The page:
Carson Wentz, Zach Ertz and Jason Kelce are among the group of Eagles who have released statements in the wake of George Floyd’s killing and subsequent protests around the country, using their platform to speak out against institutional racism and racial injustice.
Speaking to NBC Sports Philadelphia’s John Clark on Tuesday, DeSean Jackson made it clear that he’s proud of his high-profile white teammates.
They stepped up. They made their voice be heard,” Jackson said. “They used their platform, they used their resources, they used everything they could do to reach out and say I might not know what it feels like to be racially profiled, I might not know what it’s like to grow up in the inner communities and these areas that you guys face on a daily basis, where we’re scrutinized for the color of our skin.
“They might not understand that, but they are stepping up to the plate and saying fair is fair and right is right and wrong is wrong. The stuff that we’ve been seeing is wrong. They don’t support that.
On Monday, during the Eagles’ virtual team meeting, Jackson gave such an impassioned speech about his own life and tribulations as a black man in the United States, that it motivated Kelce to speak up.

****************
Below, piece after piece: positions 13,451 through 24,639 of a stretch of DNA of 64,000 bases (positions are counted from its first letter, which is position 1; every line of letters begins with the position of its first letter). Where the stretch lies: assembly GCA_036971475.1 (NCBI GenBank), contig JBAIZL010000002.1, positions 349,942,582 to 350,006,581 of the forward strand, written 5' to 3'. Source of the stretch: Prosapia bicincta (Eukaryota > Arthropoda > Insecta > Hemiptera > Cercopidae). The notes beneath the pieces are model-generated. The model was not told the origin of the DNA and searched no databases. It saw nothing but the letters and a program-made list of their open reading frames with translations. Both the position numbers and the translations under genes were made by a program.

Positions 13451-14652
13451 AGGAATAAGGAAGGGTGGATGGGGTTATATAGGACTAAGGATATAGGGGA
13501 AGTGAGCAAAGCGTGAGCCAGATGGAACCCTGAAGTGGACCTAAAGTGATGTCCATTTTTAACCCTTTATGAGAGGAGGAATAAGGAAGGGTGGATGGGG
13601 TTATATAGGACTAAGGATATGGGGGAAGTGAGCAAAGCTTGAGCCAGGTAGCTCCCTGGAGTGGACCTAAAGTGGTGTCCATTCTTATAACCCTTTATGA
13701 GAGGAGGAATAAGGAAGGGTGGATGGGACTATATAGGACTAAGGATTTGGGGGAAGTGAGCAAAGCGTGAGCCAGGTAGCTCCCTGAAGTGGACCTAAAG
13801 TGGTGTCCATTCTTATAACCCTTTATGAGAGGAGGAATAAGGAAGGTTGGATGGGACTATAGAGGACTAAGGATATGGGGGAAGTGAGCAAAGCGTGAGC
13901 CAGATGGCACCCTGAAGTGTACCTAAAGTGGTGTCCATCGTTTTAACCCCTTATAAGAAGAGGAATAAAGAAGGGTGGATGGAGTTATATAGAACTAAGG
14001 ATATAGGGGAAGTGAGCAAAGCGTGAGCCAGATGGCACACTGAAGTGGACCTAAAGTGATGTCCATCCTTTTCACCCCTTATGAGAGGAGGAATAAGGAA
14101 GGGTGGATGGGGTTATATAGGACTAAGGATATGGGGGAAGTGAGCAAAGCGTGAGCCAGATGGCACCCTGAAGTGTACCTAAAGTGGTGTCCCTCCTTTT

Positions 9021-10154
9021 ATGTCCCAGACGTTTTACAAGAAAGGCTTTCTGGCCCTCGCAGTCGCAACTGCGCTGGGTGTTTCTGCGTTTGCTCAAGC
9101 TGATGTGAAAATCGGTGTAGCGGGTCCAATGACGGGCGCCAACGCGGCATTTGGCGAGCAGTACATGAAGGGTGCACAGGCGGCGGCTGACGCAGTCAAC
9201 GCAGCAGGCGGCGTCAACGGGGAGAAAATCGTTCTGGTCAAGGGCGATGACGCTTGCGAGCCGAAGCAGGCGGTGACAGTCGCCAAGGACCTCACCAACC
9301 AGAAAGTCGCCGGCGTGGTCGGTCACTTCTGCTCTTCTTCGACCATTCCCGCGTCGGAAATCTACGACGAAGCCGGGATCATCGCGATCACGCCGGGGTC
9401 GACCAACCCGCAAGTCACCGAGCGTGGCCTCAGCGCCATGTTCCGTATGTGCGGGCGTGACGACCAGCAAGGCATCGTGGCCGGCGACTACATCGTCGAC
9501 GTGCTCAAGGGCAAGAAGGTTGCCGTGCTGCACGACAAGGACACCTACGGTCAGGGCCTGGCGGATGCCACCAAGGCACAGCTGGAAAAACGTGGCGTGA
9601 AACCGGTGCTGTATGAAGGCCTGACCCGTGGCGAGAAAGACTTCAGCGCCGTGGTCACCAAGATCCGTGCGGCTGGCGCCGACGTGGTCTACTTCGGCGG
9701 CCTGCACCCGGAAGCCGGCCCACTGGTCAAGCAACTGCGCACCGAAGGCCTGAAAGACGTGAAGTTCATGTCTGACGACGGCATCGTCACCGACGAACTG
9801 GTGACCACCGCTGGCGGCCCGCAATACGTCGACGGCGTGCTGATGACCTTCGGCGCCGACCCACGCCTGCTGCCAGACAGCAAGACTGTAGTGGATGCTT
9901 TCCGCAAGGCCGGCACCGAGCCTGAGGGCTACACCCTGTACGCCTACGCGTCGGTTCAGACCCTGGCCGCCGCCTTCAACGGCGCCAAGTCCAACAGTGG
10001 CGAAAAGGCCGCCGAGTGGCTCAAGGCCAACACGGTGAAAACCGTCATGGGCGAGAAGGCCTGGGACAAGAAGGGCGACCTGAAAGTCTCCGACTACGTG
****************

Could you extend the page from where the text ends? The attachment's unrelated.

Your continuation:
Kelce, one of the longest tenured players on the team, said he felt an obligation to post to social media after hearing Jackson’s message.
“If I motivate him to step up and use his platform man, I appreciate that,” Jackson said. “At the end of the day, when I spoke, I spoke off of how I feel. I can’t change how my heart feels.”
On Tuesday afternoon, Eagles owner Jeffrey Lurie released a statement of his own, saying he’s “repulsed” by racial injustice and vowing to use his platform to effect change.
Lurie spoke to the entire team on Monday. His words and his statement meant a lot to Jackson.
“You gotta think, the owners are billionaires. They have so much influence in the world,” Jackson said. “They have so much equity. They have so much power to where if they make a stance, the it’s gonna trickle down to the lower totem pole. I feel like a lot of times they go silent because it’s politics or they might lose this sponsor or they might look crazy in the light. But it’s like, none of that stuff can even come into your mind because we are dealing with people losing their lives. …
“I feel like Jeffrey Lurie did a great job of speaking out and speaking up. Because I feel like if he does it, then you’re gonna have the rest of the other 31 owners and that’s going to trickle out to basketball owners, baseball owners. It has to be a trigger effect.”
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